The Ouija is. without doubt, the most interesting, remarkable and mysterious production of the nineteenth century. Its operations are always interesting and frequently invaluable, answering as it does questions concerning the past, present and future with marvelous accuracy. It furnishes never-failing amusement and recreation for all classes, while scientific or thoughtful its mysterious movements invite the most careful research and investigation - apparently forming the link which unites the known with the unknown, the material with the immaterial. It forces upon us the conviction that a great truth was contained in the statement of the Danish Prince: “There are more things in Heaven and Earth, Horatio, than were ever dreamed of in thy philosophy.” Price $1.49
In that the Ouija board aims to contact spirits, I would say it is a form of theurgy. The famous occultist and member of the Order, Aleister Crowley, advocated use of the Ouija Boards. Like other forms of theurgy, users ran the titillating risk of unleashing the diabolical.

Diabolism, I have to wonder, might have been part of Bram Stoker’s interest in the Order, since he was writing and researching Dracula, when he participated with its members. Dracula’s plot is all about people with innocent intentions, who inadvertently unleash a monster, a monster, who can damn them to hell. Van Helsing says to poor Mina:
”...All this without that diabolic aid which is surely to him [Dracula]; for it have to yield to the powers that come from, and are, symbolic of good. And now this is what he is to us. He have infect you—oh, forgive me, my dear, that I must say such; but it is for good of you that I speak. He infect you in such wise, that even if he do no more, you have only to live—to live in your own old, sweet way; and so in time, death, which is of man’s common lot and with God’s sanction, shall make you like to him.”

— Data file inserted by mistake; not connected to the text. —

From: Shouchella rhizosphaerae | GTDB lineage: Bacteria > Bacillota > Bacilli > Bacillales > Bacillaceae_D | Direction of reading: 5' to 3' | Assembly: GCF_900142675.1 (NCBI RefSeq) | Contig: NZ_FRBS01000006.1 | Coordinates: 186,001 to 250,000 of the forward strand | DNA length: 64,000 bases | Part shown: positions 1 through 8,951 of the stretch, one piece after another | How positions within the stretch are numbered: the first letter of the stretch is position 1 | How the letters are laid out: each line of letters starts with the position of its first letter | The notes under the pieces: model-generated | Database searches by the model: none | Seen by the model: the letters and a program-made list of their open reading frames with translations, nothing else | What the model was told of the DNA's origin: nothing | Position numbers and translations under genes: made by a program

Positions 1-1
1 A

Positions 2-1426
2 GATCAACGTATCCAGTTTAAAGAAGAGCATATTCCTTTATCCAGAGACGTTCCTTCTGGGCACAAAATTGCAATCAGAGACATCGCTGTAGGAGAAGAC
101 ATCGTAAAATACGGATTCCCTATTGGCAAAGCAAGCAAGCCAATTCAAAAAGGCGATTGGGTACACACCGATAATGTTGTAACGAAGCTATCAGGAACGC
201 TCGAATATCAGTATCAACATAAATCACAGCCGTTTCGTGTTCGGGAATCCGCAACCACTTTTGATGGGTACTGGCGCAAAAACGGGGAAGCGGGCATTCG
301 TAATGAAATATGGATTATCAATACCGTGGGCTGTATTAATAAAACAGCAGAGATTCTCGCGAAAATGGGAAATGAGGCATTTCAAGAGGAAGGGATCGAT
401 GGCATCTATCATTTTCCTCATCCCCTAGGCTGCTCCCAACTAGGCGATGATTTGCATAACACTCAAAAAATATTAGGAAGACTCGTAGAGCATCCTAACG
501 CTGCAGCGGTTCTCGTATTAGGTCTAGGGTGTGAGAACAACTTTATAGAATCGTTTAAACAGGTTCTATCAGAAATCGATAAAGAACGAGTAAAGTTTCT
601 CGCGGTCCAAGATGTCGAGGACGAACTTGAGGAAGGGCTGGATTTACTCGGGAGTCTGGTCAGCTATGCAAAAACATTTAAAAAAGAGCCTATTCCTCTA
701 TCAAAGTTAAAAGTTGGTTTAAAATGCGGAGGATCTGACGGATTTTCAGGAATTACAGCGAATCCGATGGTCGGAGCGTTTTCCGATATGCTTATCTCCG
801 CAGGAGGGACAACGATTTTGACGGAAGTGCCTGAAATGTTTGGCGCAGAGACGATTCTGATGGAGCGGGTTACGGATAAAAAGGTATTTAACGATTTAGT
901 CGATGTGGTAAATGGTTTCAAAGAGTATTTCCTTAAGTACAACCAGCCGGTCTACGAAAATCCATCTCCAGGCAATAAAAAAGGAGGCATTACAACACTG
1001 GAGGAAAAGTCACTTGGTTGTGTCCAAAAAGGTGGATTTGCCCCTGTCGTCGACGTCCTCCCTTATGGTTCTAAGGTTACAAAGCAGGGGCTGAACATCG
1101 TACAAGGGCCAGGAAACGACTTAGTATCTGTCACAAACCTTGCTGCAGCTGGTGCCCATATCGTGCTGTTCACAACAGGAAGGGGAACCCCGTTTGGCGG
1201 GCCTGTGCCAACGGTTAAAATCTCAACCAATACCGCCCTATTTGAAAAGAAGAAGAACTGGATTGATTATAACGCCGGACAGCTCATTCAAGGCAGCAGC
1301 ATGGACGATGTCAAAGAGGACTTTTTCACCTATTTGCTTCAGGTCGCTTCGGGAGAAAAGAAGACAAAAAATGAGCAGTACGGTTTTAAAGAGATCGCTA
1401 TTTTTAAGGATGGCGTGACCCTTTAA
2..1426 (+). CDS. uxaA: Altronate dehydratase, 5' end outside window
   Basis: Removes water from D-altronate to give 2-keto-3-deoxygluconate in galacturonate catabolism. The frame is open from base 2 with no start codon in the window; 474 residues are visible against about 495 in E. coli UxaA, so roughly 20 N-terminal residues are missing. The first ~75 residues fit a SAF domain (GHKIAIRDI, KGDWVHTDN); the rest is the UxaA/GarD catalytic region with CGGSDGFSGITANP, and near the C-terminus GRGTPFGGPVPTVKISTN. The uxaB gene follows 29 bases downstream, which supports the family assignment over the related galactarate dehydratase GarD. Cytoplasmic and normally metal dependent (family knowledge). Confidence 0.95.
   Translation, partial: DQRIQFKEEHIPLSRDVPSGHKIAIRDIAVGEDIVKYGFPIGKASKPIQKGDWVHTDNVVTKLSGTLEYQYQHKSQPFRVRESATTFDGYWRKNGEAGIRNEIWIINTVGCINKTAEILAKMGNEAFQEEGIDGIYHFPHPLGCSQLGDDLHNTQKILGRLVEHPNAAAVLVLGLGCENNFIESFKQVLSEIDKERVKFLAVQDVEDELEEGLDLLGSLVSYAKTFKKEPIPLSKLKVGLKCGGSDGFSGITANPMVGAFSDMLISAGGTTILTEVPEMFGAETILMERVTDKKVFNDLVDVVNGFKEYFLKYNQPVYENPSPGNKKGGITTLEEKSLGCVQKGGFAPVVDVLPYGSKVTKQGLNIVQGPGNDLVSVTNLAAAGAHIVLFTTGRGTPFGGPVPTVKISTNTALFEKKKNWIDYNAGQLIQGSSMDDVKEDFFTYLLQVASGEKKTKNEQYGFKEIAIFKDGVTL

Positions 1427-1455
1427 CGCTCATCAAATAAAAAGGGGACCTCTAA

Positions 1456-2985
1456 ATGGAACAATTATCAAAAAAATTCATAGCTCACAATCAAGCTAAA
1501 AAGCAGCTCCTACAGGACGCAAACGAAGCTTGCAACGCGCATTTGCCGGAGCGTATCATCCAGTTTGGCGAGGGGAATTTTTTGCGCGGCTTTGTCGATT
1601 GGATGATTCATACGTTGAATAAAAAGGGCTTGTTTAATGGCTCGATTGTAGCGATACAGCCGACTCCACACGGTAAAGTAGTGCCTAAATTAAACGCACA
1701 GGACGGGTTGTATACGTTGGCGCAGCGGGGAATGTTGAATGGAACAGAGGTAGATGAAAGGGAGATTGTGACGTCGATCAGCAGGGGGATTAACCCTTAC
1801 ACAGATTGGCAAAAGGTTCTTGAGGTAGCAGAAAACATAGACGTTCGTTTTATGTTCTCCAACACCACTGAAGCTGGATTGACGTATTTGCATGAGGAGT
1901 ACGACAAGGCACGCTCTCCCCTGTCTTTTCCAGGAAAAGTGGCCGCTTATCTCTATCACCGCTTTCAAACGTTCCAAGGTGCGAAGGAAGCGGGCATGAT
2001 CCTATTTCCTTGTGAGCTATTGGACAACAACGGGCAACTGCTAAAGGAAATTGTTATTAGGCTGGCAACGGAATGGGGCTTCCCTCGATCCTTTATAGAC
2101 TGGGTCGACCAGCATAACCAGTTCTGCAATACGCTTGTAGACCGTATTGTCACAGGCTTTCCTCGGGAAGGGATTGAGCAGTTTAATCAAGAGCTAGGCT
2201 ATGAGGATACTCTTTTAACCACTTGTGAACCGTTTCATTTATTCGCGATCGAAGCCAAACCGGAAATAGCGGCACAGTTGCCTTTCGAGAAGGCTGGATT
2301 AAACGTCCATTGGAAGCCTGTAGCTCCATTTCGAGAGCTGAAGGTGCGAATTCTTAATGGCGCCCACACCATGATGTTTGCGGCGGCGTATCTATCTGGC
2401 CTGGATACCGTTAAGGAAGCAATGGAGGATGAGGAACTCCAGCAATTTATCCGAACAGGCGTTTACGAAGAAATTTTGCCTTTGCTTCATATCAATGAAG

Guilt by association. Mina was bit by a kind of devil and will be damned to hell, unless through certain rituals they can bring her closer to God again by ridding the Earth of this vampire.

It’s relevant that Dracula was a high-born male and that his victims were either feeble-minded or women, especially when reading the Book of Ceremonial Magic. Waite believed that magic was most dangerous in the hands of “The class of people to whom such [selfish] considerations would appeal were those obviously--and as I have otherwise indicated--who could not obtain their satisfaction through the normal channels--the outcasts, the incompetent, the ignorant, the lonely, the deformed, the hideous, the impotent and those whom Nature and Grace alike denied.” Of course, the Victorian social-stratification of society played a role in one’s ability to access other worlds.

In spite of the fact that he slept in the vampire's house, Mina's husband was able to avoid being bitten, even though he had a luscious night with three diabolical women. Poor Mina only wanted to save her friend.

The Ouija Board might have been for everyone, but the Book of Ceremonial Magic and the secrets of the Hermetic Order of the Golden Dawn most certainly were not.